Keywords: Russian stock market; oil; financial market integration; stock market returns; news; emerging markets; transition economies
    JEL: C58 G10 G14 G15
    Date: 2013–03–18
  3. By: Anikin, Vasiliy
    Abstract: This paper aims to determine what challenges Russia faces upon transitioning to a competitive system. As a main characteristic of the labour force, the motivation to work is studied in terms of three dimensions: 1) the value of current work, 2) orientation to a potential job, and 3) aspirations with respect to work. Analysis revealed the existence in Russia of homogeneous groups of workers, in terms of their motivation; this status quo is typical of both late-industrial and postindustrial societies. The author therefore argues for the complexity of ‘competitive areas’ and the simplicity of ‘noncompetitiveness’ in contemporary Russia. Meanwhile, the socioeconomic limitations to the proliferation of intrinsic and nonhygiene motivations on the one hand, and the predominance of monetary and extrinsic motivations on the other, provide evidence that one should consider Russia a country in protracted transition.
    Keywords: transition, modernization, motivation to work, labour force, Russia
    JEL: O10 P29 P39
    Date: 2013–01–20
  4. By: Anikin, Vasiliy
    Abstract: The given paper assumes the existence of a correlation between the occupational structure and the mode of social and economic development of a country. It is shown that the modern stage of development in advanced economies could be described by the post-industrial phase with (a) the specific proportions in the occupational structure (predominance of professional managers and technical experts); (b) particular nature of work and the corresponding extent of labor division according to specialization and qualification (highly skilled labor with broad specialization and a new criterion of creativity included within qualifications). Within the certain historical framework these indicators, combined onto the entire scheme, produce the criteria to distinct different types of socio-economic development and arrange them in consistent order. The analysis of occupational structure of Russian population shows that the reforms of 1990s have facilitated the process of deindustrialization alongside with the growth of semi- and low-skilled jobs. According to the scheme, Russia seems to have reached the stage of the development that is similar to one of the 1950–1960s in the USA and the Europe.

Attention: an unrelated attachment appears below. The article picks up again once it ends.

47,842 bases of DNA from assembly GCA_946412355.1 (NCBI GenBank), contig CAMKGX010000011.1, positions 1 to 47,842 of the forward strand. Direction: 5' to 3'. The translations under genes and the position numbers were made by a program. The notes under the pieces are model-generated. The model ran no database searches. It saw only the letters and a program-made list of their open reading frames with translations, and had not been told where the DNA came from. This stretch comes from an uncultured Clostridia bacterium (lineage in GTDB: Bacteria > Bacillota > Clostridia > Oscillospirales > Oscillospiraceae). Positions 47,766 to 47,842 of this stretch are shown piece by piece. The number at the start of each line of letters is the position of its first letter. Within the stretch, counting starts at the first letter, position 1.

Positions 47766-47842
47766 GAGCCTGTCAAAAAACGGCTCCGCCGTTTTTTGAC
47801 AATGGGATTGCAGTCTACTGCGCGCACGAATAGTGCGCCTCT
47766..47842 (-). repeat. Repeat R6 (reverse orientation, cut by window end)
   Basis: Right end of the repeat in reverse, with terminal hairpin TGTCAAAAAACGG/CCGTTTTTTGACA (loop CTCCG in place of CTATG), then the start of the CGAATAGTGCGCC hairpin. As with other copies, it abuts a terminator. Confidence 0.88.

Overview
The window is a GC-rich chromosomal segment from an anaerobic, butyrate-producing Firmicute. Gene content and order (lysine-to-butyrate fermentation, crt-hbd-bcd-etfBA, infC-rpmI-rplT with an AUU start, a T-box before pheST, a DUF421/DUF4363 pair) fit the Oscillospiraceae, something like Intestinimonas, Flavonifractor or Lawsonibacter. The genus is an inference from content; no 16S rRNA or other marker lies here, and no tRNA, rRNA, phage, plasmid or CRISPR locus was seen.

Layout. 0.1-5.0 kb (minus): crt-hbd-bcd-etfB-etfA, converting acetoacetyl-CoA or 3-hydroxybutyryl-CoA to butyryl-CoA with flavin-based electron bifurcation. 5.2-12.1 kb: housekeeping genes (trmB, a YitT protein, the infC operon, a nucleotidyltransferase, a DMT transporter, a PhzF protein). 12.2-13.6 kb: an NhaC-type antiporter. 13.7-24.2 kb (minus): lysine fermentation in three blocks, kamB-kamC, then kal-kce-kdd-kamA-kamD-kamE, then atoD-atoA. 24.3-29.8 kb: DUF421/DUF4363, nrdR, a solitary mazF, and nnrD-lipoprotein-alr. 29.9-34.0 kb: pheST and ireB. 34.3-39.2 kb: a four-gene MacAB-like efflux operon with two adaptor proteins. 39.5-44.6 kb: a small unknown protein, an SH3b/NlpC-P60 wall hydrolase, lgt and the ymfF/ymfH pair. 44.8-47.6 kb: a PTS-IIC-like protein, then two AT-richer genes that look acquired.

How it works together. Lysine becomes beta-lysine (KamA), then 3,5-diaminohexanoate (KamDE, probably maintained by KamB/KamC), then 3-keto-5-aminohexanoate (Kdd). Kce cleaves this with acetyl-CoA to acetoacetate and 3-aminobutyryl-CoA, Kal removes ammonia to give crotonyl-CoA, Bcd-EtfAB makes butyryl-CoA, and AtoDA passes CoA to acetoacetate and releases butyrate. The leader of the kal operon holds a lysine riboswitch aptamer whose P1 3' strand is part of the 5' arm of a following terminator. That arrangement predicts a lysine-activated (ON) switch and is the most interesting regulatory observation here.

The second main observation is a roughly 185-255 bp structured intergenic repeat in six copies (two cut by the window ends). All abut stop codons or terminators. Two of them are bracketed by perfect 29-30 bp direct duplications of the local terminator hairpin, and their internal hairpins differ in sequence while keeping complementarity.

Keywords: Occupational structure; Socio-economic development; Knowledge based economy; Industrialization;Labour potential; Modernization; Russia
    JEL: J21 O14 P20
    Date: 2013–02–24